Every other month, Mercer brings together in-house experts, employee advocates and external thought leaders for an online discussion of the most pressing issues. The program is called #MercerChats and takes place entirely on Twitter, where individuals across the US engage with Mercer’s intellectual capital and other leading thought leadership to share insights and discuss the best solutions to help organizations thrive. Below is a summary of our May 2021 tweet chat, highlighting some of the key themes discussed and insights shared.
Answering the question “Where do you work?” has gotten a whole lot harder. Putting aside the global pandemic that’s forced people from their offices, the past five years have seen radical changes in the way we work and how employers mine and engage with the talent pool. But even amid major developments like the aging of the workforce or the arrival of Gen Z, one trend has caused more disruption and innovation than any other: the rise of the gig economy.
Though the term may still conjure images of ride-share drivers or food delivery workers, the gig economy has exploded in recent years to include all segments of the workforce, from basic administrative support professionals to specialized experts with some of the world’s most in-demand skills. Gig is most certainly big, and US employers are beginning to catch on by bringing these workers into their organizations for immediate support where traditional talent acquisition just won’t do.
But this new dynamic doesn’t come without complications. Roughly 65% of gig workers are now looking for access to benefits like health insurance, and leaders are looking for ways to manage and support this high-value talent within their organization. To get the latest on this ever-changing environment, we invited the world’s most prominent thought leaders to our #MercerChats tweet chat series to share their perspectives. Below are some of the highlights from our conversation.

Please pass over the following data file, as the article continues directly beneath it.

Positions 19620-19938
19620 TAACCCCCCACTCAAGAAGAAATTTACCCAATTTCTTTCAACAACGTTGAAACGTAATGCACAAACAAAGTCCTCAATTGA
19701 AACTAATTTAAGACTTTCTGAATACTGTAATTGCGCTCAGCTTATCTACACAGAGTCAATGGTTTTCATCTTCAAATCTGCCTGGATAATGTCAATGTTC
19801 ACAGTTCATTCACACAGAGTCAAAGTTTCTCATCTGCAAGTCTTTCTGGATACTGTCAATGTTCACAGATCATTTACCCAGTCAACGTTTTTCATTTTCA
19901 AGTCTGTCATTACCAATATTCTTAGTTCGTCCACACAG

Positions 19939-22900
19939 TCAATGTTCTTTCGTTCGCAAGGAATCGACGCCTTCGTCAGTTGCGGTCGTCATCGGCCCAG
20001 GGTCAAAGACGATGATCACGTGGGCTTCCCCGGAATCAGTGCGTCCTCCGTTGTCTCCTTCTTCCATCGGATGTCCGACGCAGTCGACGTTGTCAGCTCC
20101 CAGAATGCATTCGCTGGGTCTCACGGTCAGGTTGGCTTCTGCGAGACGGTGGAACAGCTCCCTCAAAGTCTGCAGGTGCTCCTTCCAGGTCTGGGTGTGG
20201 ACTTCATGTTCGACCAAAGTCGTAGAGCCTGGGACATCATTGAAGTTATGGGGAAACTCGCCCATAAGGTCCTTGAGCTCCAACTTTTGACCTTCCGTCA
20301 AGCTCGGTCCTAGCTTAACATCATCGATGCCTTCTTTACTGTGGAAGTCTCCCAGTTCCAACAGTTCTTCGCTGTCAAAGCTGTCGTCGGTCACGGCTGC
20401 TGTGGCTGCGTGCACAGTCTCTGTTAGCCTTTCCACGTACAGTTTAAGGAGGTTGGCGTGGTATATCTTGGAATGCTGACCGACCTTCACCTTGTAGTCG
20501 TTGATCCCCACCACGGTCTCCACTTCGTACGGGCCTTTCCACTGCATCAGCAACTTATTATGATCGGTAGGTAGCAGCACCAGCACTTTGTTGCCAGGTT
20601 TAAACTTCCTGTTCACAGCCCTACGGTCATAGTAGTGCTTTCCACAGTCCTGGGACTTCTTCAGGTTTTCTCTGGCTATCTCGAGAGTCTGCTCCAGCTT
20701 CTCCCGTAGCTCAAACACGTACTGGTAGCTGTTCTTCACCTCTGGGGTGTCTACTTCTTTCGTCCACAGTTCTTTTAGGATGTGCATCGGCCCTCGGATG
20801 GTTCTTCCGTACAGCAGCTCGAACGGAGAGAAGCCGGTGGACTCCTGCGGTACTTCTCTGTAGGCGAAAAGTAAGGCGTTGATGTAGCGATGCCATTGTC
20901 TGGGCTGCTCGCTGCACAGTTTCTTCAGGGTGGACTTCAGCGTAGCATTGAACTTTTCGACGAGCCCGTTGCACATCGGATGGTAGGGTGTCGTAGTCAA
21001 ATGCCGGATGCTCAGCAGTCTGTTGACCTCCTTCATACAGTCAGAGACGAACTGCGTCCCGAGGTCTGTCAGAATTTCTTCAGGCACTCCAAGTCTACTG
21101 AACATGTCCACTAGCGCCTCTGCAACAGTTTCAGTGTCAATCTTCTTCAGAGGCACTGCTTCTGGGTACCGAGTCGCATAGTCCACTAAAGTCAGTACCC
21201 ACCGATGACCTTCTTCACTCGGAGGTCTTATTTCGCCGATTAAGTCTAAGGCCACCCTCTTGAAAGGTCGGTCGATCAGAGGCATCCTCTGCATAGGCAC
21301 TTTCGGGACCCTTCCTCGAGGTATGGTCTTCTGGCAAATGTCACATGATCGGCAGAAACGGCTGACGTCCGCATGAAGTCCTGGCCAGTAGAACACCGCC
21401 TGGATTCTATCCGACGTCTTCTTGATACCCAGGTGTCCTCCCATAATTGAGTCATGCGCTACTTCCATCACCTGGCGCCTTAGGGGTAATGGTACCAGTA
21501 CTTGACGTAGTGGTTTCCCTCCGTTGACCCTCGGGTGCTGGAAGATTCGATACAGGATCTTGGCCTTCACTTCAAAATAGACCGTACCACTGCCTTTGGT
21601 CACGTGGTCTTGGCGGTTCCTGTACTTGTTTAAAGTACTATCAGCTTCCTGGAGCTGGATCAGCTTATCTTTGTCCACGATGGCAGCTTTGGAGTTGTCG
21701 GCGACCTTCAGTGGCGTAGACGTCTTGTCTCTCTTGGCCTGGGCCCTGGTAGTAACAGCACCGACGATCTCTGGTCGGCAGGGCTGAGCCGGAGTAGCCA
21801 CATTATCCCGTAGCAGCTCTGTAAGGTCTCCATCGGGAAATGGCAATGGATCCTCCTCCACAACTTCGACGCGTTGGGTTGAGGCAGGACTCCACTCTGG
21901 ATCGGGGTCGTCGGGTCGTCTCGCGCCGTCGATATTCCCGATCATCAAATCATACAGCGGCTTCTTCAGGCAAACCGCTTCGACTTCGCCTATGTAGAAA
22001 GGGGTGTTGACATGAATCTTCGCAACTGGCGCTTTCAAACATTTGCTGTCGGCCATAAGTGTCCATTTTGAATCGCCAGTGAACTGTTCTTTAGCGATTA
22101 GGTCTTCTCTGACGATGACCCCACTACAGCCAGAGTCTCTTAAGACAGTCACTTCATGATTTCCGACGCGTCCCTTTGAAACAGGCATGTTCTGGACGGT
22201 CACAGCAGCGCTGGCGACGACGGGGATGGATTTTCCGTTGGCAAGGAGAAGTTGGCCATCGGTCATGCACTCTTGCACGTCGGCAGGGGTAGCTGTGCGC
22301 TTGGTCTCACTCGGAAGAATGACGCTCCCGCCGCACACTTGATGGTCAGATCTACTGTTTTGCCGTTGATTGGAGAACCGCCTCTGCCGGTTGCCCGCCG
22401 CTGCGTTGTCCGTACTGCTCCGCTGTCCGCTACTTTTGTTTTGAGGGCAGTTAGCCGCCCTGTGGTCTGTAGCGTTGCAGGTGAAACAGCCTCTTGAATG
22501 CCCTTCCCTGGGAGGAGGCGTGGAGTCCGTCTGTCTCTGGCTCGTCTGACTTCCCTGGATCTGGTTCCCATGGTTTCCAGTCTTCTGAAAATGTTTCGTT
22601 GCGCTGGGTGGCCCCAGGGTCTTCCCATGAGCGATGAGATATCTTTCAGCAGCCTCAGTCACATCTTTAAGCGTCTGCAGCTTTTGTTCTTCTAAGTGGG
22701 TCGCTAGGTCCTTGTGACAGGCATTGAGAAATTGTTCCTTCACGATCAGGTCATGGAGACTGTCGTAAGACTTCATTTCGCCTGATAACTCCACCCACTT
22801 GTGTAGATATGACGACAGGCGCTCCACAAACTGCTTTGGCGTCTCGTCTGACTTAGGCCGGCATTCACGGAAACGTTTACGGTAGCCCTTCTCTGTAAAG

The cat’s out of the bag, the genie has escaped the bottle, and the ship has sailed. There are now over 57 million individuals in the US working freelance, and employers that are slow to dip into the talent pool are falling behind. This gap will only widen as more talent floods into the gig economy as freelancers and independent contractors, a trend that Tamara McCleary expects to continue as workers look for more flexibility and control over their personal and work lives.
But there are other forces at play in the boom of the gig economy. To begin with, the gig economy can be a win-win for all parties, as Dr. Marcia F. Robinson shared. Just as employees value flexibility in their careers and lives, employers are also looking for agility to respond to challenges ahead. Ravin Jesuthasan identified this same phenomenon, noting that employers cannot afford to overlook the flexibility allowed by the gig economy as they compete to keep pace with market innovations and trends like digital transformation. In this environment, as Donna K Lenki pointed out, the gig economy allows employers to remain nimble and shift resources towards specific needs and time-sensitive projects.